Wave Approaching Caribbean (96L) May be one to Watch
Posted: 07:32 PM 19 August 2014 | | Add Comment
The dry air conditions are likely to put a damper on it, but being later in August those in the Caribbean will want to watch it. Long range models do put it as a potential threat to the northern Caribbean islands, including Cuba, and it possibly could enter the Gulf of Mexico. See the forecast lounge for more discussion on the longer range.
Despite that, it still has to develop around the dry air, which may let up Thursday or Friday somewhat, and enter into more favorable conditions.
More to come later, if necessary.
Another wave east of 96L also has a 20% chance for development over the next 5 days, but it is not being tracked as an invest currently. Model runs will be unreliable until a few runs after it develops, so don't read into long range forecasts this early.
If named, the storm would be called Cristobal.
StormCarib Reports from the Caribbean Islands
Caribbean Broadcast Corporation (TV/Radio from Antilles)
DR1 Dominican Republic Hurricanes
Invest 96L (East of Caribbean Event Related Links
SFWMD Model Plot (Animated Model Plot) SFWMD Hurricane Page
(More Tracking Information)
Clark Evans Track Model Plot of 96L (Animated!) Model Plots in Google Earth - In Google Maps
Clark Evans Intensity Model Plot of 96L (Animated!)
Posted: 05:50 PM 03 July 2014
An upper level low located near 39N 58W at 03/21Z continues to retrograde westward. High pressure is centered south of the Great Lakes behind a cool front moving eastward through the Appalachian Range. Hurricane Arthur continues to maintain more of a north northeast movement and I would anticipate a track adjustment on a course a little more to the west with Arthur moving over eastern North Carolina just to the west of the Outer Banks as a Cat II Hurricane Thursday night into the early hours of Friday morning. As the front approaches the east coast, Arthur will be nudged into more of a northeast movement with the center passing just to the southeast of Cape Cod around midnight Friday night as a minimal Cat I hurricane undergoing extratropical transition.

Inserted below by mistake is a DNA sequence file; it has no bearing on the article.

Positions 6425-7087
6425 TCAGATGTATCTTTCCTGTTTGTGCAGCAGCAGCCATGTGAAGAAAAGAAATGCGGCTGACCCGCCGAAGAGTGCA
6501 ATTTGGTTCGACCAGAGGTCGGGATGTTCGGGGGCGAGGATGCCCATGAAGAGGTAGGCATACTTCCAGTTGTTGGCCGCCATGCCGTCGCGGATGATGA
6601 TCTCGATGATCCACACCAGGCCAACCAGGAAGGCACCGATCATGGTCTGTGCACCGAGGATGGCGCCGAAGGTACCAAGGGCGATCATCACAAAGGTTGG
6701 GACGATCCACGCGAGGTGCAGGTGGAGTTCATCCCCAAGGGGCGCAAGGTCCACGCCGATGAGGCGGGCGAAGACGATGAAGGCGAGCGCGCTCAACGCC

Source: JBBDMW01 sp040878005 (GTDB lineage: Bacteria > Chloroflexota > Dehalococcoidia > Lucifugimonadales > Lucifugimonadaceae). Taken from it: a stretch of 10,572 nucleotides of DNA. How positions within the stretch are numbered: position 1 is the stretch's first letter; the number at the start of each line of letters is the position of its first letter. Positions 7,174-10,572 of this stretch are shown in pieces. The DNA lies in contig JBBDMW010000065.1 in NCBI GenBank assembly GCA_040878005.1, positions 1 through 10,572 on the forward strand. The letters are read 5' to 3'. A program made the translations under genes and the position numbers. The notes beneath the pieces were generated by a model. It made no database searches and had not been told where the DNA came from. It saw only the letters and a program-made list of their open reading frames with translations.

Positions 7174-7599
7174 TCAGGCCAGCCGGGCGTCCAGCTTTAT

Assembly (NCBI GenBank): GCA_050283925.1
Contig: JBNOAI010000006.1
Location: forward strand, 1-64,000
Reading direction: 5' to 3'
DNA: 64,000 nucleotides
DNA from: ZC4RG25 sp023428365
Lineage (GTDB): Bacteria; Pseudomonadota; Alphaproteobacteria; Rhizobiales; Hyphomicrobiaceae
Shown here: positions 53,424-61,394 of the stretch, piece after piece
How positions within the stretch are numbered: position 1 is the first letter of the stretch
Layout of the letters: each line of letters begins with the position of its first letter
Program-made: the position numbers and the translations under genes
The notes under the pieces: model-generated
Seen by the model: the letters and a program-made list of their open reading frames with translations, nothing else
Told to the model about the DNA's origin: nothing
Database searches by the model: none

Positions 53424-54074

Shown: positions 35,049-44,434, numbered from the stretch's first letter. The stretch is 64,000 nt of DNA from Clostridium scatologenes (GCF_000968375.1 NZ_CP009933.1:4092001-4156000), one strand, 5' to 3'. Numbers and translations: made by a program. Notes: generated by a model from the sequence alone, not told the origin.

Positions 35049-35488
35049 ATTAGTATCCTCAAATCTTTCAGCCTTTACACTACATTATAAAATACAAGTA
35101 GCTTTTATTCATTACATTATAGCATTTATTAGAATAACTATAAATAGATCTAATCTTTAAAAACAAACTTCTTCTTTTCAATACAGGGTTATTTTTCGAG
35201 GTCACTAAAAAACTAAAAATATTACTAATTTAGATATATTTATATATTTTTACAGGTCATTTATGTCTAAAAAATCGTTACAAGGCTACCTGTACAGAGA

Hurricane conditions likely over eastern North Carolina within 25 miles of the center track in the southwest and northwest quadrants and within 75 miles of the track in the northeast and southeast quadrants. Any hurricane preparations by those who are in or near the path of the hurricane should have already been completed. A fully transitioned strong Extratropical storm should pass over Nova Scotia on Saturday and over Newfoundland on Sunday.